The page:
- The Washington Times - Thursday, August 30, 2001

Should America adopt a scheme of rewards and a great transfer of wealth from one group of citizens to another based solely on bloodlines? Pressure to do just that is emerging from the international community. The United Nations convenes a World Conference against Racism in Durban, South Africa this week, and its agenda will be roiled by a discussion of compensation to the descendants of slaves.

Human Rights Watch recently called for the establishment of a panel in the United States to assess the effect of slavery and supported compensating the descendants of its victims. Moreover, some state legislatures and influential scholars have pressed for analyzing such a scheme. The Bush administration has stated its opposition. Estimates of the amounts warranted, based on damage done, labor, pain and suffering and interest run into the trillions of dollars.

Lost in the charged atmosphere of such a debate is whether the Constitution of the United States would allow for such a measure. Recently, the Supreme Court ruled against the state of Hawaii's practice of allowing only "native Hawaiians" as determined by blood rather than tribal affiliation, to participate in a state trust. Any congressional allocations of funds by the Congress to the descendants of slaves would have to contend with equal protection claims, just as the native Hawaiians did. Nonetheless, Congress could claim that the so-called "Civil War" Amendments specifically gave it the power to enforce the 13th and 14th Amendments in any way it saw fit. In other words, the very amendments the Supreme Court would use to strike down such reparations would also be the very source of Congress' power to remove the badges and incidents of slavery.

Should the equal protection claim fail however there is a far older source of Constitutional prohibition against the type of plan pressed by reparation's greatest supporters. Article I of the Constitution provides that "No title of Nobility shall be granted by the United States." In other words no matter what your ancestor accomplished you receive no hereditary benefits from the state.

The Founders believed this prohibition was vital to a "Republican form of government." James Madison wrote in Federalist 39 that the strongest guarantee of a government by the people was found in the Constitution's "absolute prohibition of titles of nobility." Later in Federalist 44, Madison notes the salutary effects of the prohibition against hereditary benefits is so obvious to the form of the new government that it "needs no comment."

Alexander Hamilton, in Federalist 84, argued that this prohibition, which New York's Constitution lacked, provided a greater security to liberty and republicanism than anything in New York's own Constitution. Moreover, he repeated, "Nothing need be said to illustrate the importance of the prohibition of titles of nobility. This may truly be denominated the cornerstone of republican government." Hamilton went on to call this prohibition "absolute and universal" and necessary to prevent one small group of people from dominating the government and taking advantage of the mass of the people.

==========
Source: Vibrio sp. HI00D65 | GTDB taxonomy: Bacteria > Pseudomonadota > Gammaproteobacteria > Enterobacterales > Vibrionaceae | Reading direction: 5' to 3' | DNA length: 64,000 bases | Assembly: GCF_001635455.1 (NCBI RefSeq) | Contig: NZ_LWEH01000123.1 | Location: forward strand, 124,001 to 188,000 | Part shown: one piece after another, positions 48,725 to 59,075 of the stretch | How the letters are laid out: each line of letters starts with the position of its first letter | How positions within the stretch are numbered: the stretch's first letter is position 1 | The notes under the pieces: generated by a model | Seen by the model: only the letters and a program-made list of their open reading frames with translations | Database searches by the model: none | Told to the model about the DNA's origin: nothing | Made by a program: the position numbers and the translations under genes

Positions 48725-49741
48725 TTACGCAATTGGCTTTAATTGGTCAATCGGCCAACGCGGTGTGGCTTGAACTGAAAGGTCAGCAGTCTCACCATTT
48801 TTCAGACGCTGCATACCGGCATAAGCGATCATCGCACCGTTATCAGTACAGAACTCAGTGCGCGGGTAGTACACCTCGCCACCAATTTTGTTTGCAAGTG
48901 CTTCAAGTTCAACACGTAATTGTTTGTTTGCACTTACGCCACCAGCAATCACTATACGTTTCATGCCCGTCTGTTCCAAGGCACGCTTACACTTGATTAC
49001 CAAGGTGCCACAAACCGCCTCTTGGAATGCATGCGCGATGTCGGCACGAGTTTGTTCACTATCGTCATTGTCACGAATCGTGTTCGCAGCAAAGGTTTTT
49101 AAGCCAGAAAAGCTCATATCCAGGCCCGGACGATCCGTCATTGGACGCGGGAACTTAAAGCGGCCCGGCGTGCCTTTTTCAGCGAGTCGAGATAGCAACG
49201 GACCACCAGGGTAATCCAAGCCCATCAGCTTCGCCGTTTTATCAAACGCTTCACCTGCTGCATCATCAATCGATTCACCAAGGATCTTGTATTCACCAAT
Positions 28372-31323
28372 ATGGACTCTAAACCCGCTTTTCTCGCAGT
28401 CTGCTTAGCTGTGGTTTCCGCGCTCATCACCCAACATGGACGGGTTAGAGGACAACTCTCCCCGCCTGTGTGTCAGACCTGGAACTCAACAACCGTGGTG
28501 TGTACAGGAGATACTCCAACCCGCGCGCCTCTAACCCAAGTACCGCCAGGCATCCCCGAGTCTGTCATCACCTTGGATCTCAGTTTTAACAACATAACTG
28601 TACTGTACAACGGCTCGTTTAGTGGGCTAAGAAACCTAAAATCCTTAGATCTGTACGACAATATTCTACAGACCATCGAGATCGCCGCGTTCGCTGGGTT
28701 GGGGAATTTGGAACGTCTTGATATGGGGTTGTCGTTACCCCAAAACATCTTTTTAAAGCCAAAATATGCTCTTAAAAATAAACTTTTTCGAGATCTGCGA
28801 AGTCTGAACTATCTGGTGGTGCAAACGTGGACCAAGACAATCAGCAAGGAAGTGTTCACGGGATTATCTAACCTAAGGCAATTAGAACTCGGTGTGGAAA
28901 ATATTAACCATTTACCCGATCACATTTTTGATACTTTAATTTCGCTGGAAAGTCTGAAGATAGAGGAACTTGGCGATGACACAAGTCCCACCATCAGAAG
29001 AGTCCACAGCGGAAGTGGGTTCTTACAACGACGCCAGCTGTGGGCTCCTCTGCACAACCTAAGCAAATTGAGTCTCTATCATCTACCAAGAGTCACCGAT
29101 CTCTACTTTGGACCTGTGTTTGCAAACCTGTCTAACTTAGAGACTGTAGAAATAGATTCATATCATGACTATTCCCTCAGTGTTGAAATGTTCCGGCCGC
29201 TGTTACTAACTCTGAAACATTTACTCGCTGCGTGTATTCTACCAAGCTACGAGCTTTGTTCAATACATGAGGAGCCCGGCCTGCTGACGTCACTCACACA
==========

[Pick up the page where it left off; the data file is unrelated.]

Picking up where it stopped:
The entire structure of the Constitution is designed to prevent a class of persons from emerging distinguished only by blood, whom their fellow citizens owe tithes, duties or fealty precisely because of that line of descent. Moreover, in the modern age, no title is more sought after than that of "victim." A congressional award of money to persons who have done nothing to merit it, but have the proper ancestors, would award not only money but also distinction. Those few would be deemed by the government as special and owed a duty by their fellow citizens.

Any scheme for providing citizens benefits based on blood runs afoul of this important constitutional prohibition. The problem worsens if the benefits are doled out in a manner other than cash. Some reparations proposals put forth a perpetual affirmative action in schools, housing, and employment to repair the damage of slavery. Imagine an America where one class of persons, based solely on descent, had a right to certain schools or jobs denied others. Such a place would soon look more like medieval Europe than modern America.

The Constitution also prohibits the ancient punishment for treason, "corruption of blood." Under this punishment a man's very blood was considered corrupted and no property could pass to his heirs. Those descendants suffered punishment for the father's crimes. The theories backing reparations seem based upon the "corruption of blood" of the descendants on non-slaves in America. Were it the case that 21st century America contained only the sons and daughters of slaves and the sons and daughters of slave owners, the two never mixing nor joined by other persons, the proposals now circulating among academics and U.N. officials would be anathema to the Constitution. Given the great influx of immigration since the Civil War the current proposals are worse.

Reparations would work a far more horrible "corruption of blood" than ever imposed by Henry VIII or George III. An entire class of Americans, being the great majority, are assumed to carry in their veins the sins of the fathers, their blood corrupted through 6 generations. Another group of citizens, ennobled by their blood, would lay claim and right to trillions of dollars of the nation's wealth either in cash payment or special civil rights denied all others.

Such a result when put starkly before the American people will be rejected by them. Their Constitution rejects it already.

John Vecchione is an attorney with Ludwig & Robinson.

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